tifton–for dr. mark kistler, there’s education and then there is the “real” education that students receive in the school of agriculture and natural resources at abraham baldwin agricultural college. he gives the j.g. woodroof farm at abac a lot of credit for making that happen.
“abac is known for experiential learning, and the farm is an important component to this,” kistler, dean of the school of agriculture and natural resources, said. “students apply what they have learned in a real-world, hands-on environment under the guidance of their instructors.”
spread over 400 acres of sun-splashed south georgia countryside, the woodroof farm is named for the first president of abac, dr. j.g. woodroof, who stayed in the job only one year from 1933-34 before returning to his first love of agricultural research. the enrollment at the time was 99 students.
today, there are nearly 4,000 students at abac and a record 1,371 of that total are enrolled in the school of agriculture and natural resources. many of them will not return to a traditional row crop operation when they graduate, but sometime during their four-year stay at abac, most of them will take a class which involves the woodroof farm.
kistler believes the extraordinary teaching laboratory gives abac an extra edge.
“you’re darn right it does,” kistler said. “our students not only learn the principles, theories, and concepts in the classroom but then turn right around and apply these in their course laboratory sessions, capstone projects, and internships. they do not just observe. they actually do.”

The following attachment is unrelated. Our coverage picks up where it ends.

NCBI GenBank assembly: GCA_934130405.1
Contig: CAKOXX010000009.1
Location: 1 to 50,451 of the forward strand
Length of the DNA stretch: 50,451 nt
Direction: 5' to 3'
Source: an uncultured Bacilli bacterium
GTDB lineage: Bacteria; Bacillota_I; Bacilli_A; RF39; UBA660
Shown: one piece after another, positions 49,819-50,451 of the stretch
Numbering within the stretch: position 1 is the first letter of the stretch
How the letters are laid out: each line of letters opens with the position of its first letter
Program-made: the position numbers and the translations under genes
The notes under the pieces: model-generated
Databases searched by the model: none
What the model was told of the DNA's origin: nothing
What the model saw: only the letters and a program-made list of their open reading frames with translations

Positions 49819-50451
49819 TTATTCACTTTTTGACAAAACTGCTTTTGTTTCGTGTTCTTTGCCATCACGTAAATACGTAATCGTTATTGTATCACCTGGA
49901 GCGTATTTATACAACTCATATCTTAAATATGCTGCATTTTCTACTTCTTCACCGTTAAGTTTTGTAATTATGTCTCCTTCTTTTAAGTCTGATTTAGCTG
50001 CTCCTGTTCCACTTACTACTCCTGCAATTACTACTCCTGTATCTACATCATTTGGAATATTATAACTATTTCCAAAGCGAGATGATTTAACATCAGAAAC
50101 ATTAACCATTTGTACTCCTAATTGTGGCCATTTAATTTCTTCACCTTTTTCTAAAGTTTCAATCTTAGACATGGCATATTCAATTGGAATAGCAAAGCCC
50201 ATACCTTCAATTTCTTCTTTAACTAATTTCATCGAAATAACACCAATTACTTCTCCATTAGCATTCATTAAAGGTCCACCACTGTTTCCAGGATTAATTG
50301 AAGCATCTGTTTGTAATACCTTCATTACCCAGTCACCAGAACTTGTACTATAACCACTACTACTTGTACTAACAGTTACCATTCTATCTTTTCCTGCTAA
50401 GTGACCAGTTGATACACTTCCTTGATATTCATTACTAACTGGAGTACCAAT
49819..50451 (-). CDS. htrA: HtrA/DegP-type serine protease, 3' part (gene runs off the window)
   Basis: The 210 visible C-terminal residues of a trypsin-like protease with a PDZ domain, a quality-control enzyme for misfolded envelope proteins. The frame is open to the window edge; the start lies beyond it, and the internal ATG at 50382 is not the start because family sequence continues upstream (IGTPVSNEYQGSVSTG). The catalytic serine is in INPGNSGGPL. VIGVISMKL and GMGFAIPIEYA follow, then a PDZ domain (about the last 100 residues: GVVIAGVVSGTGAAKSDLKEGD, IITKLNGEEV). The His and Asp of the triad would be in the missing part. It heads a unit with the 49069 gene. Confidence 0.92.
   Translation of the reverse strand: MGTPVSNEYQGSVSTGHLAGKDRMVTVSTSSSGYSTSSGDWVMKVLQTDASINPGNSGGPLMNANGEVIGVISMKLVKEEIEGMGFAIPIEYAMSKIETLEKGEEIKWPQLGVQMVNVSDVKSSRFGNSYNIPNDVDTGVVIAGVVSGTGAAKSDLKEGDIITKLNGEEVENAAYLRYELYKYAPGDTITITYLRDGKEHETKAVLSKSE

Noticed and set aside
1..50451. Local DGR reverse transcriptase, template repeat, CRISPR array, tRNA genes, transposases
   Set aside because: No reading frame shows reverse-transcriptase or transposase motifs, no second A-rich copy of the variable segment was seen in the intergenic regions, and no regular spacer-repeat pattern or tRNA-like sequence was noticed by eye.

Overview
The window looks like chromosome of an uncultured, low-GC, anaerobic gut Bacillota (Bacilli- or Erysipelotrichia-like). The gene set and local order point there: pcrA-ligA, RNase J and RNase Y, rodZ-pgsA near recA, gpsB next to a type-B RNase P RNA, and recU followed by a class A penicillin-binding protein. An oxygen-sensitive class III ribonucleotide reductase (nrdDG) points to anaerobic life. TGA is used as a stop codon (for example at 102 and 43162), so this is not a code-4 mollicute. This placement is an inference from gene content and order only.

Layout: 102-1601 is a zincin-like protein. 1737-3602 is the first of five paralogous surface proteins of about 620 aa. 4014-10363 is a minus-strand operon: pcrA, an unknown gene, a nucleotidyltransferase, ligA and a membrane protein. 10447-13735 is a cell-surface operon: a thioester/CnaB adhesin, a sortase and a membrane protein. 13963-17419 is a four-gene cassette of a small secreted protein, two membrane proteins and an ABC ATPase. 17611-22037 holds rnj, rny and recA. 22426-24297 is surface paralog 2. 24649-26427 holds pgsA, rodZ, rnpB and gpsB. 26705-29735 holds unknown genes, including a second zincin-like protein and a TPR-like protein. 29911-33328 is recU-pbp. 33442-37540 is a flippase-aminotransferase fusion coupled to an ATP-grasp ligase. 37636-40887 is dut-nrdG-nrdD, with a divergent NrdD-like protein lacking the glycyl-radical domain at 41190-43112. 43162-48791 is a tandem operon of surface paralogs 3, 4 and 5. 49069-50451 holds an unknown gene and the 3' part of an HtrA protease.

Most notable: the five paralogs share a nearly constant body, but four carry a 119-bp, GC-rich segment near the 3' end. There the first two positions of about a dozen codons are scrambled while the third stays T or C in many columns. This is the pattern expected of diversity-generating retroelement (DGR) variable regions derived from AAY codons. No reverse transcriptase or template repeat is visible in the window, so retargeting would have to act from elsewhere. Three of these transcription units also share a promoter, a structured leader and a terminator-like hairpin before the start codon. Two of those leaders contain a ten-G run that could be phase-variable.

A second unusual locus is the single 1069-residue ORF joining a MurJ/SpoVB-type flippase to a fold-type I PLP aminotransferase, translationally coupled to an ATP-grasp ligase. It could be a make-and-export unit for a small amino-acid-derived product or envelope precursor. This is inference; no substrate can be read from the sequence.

companies take notice when abac students graduate.
“employers seek out our students due to this comparative advantage they have over their counterparts at other colleges and universities,” kistler said. “this alone is a testament that we are doing something right in our undergraduate programs to prepare our students for not only the workforce but also further educational opportunities.”
trey davis earned his associate degree from abac in 2006 and then received his bachelor’s degree in agriculture and environmental sciences from the university of georgia. he joined the abac staff as farm manager on april fool’s day in 2012 but do not expect any foolishness from him. he takes his job very seriously.
“our students are workable,” davis said. “they have the book knowledge but then they come out here and learn to calibrate that grain drill or they run that piece of equipment or they are hands-on with the beef cattle.
“that’s what i love about abac. put your hands on it, and that experience will always be yours. the students that come out to the farm love agriculture, and they want to do something to make the world of agriculture even better.”
from teaching labs to managing the crops, davis does it all on the woodroof farm.
“hey, it’s a farm,” davis said. “you got to be ready to do everything.”
on this day, davis guided the farm pickup truck over uneven terrain as it pulled up to a fencing project in progress. the new fence will keep in the abac herd of 87 cows.